Pipe Strength Requirements

A pipeline is a system comprised of two components:   (1) pipe material, and (2) bedding and compacted embedment material.  This system performs two critical functions:

  • It provides a conduit for stormwater and streamflow
  • It provides a structure that’s sufficiently strong and durable to support construction equipment loads, soil (dead) loads, and traffic (live) loads for the intended design life of the project

Not All Pipe Materials Are Created Equal

Minnesota civil engineers and designers have two primary pipe material types at their disposal, each with its own unique structural design methodology:

  • Concrete pipe is the only pipe material that meets the criteria for the rigid pipe design methodology
  • Corrugated plastic pipe and metal pipe meet the criteria for the flexible pipe design

Similarities between rigid (concrete) and flexible pipelines

  • All pipeline systems provide a conduit for stormwater and streamflow.  Other than slight differences in roughness coefficient (“manning’s n”), concrete pipe and flexible pipe systems both provide a conduit.

Differences between rigid (concrete) and flexible pipelines

Reinforced concrete pipe (RCP) is by far the strongest pipe material, providing the primary structure for storm sewer and culvert installations.  This primary structure is unique to concrete pipe.  The inherent strength of concrete and steel reinforcement means that a concrete pipeline system relies a lot less on the strength of compacted embedment materials for its supporting strength.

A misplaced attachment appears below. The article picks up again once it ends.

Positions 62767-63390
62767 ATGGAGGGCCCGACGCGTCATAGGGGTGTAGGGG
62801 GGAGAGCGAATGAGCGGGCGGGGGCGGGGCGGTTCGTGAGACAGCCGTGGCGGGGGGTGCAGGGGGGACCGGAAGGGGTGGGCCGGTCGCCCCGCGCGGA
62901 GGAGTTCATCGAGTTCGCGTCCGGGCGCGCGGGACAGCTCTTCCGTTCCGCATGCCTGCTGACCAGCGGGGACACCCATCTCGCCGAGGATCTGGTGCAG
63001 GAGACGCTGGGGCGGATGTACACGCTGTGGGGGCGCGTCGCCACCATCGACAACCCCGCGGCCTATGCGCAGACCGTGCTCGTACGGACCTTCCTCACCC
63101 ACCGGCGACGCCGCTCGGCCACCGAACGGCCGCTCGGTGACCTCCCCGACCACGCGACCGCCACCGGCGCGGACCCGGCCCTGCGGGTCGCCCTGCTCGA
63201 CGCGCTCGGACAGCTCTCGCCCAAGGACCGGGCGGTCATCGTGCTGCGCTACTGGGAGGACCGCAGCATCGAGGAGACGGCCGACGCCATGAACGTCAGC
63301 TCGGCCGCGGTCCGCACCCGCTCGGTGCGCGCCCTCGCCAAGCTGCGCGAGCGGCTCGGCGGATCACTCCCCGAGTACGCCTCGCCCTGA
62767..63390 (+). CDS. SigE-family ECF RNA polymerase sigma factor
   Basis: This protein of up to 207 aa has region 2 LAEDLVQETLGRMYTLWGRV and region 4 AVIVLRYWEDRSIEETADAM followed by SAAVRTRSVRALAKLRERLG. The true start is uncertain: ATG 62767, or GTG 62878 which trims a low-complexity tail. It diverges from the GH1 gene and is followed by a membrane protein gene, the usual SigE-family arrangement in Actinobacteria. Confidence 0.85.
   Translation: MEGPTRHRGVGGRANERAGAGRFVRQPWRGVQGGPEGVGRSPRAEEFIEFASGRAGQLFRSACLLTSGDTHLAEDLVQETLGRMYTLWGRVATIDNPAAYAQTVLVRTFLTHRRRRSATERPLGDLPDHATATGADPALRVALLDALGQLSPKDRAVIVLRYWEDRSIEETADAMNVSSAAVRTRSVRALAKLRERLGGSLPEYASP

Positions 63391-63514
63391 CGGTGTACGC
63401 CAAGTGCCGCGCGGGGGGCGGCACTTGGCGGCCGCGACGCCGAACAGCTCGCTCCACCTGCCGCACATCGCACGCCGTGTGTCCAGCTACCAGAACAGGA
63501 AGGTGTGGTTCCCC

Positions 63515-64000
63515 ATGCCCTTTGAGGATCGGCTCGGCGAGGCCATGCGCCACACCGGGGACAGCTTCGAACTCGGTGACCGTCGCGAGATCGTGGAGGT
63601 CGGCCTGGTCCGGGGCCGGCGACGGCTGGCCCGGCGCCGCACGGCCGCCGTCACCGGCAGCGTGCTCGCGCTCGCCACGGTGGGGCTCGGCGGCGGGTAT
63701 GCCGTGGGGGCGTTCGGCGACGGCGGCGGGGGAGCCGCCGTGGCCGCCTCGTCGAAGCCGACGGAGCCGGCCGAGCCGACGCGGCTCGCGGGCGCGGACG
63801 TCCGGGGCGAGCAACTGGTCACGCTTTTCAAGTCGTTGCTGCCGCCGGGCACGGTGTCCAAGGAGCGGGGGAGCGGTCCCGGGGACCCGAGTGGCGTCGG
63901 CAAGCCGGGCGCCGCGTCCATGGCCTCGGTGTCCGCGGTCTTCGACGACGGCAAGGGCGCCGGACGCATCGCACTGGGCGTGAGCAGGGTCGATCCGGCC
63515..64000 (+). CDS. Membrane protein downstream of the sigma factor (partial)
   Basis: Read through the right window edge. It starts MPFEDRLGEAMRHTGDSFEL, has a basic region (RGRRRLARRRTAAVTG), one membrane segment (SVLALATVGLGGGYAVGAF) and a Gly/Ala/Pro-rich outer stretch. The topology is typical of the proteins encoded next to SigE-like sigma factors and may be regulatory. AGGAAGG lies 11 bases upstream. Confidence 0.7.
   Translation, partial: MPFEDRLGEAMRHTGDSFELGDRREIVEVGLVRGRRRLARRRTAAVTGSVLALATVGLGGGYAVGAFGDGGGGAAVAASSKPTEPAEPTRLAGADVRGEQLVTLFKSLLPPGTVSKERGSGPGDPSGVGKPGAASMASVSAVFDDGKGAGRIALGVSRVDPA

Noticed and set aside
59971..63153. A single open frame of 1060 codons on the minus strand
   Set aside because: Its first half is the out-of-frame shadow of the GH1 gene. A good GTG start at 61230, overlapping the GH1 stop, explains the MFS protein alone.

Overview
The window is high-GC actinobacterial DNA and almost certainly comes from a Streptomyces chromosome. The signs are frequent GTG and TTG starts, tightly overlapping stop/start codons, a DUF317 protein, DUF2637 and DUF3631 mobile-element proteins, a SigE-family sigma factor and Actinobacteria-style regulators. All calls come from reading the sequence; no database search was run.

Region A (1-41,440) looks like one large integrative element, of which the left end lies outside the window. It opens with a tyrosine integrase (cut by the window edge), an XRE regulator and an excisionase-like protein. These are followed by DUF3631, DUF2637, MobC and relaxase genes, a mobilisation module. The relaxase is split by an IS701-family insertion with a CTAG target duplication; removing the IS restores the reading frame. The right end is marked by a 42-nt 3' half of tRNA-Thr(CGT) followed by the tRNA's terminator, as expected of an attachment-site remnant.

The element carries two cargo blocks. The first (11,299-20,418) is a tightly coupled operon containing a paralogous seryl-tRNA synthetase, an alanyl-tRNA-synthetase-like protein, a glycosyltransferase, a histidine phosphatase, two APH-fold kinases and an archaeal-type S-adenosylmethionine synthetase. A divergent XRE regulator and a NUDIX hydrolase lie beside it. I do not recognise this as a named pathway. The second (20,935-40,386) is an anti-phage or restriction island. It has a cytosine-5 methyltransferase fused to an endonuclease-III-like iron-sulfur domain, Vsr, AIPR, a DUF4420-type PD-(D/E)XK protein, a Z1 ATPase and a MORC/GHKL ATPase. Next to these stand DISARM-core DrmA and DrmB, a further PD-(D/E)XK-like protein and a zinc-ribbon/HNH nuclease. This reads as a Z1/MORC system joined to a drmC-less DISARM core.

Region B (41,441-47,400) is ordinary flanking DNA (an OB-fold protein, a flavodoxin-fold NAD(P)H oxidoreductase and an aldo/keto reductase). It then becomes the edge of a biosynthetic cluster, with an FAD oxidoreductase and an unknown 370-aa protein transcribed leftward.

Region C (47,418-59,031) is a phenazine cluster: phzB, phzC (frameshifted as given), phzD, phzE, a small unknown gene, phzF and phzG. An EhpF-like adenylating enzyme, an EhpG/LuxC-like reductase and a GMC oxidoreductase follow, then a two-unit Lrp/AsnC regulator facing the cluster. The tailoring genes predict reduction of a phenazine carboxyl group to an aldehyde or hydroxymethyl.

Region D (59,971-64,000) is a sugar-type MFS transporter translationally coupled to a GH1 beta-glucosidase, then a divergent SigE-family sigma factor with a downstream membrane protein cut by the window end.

Conversely, flexible pipelines (corrugated HDPE and polypropylene plastic pipe, metal pipe) get most of their strength from compacted granular embedment materials, with a relatively small amount of strength contributed by the flexible pipe material itself.   This is especially true for plastic pipe.  It’s an entirely different structural system than concrete pipe, requiring different design, installation and post-installation inspection  procedures.

Structural Design Methods and Background Information

  • Concrete Pipe
    • MnDOT Technical Memorandum 20-05-B-01 “Reinforced Concrete Pipe Load Tables”
      • file:///C:/Users/Jason%20Kruger/Downloads/TM1705B02-1846930-v2%20(2).PDF
    • “PipePac” concrete pipeline design software
      • Contact an MnCPA engineer for assistance (see contact link on this website)


  • Plastic Pipe (HDPE and Polypropylene):
    • MnDOT Technical Memorandum 17-05-B-02 “Use of Plastic Pipe for Storm Sewer and Culverts on Trunk Highways
      • file:///C:/Users/Jason%20Kruger/Downloads/TM1705B02-1846930-v2%20(2).PDF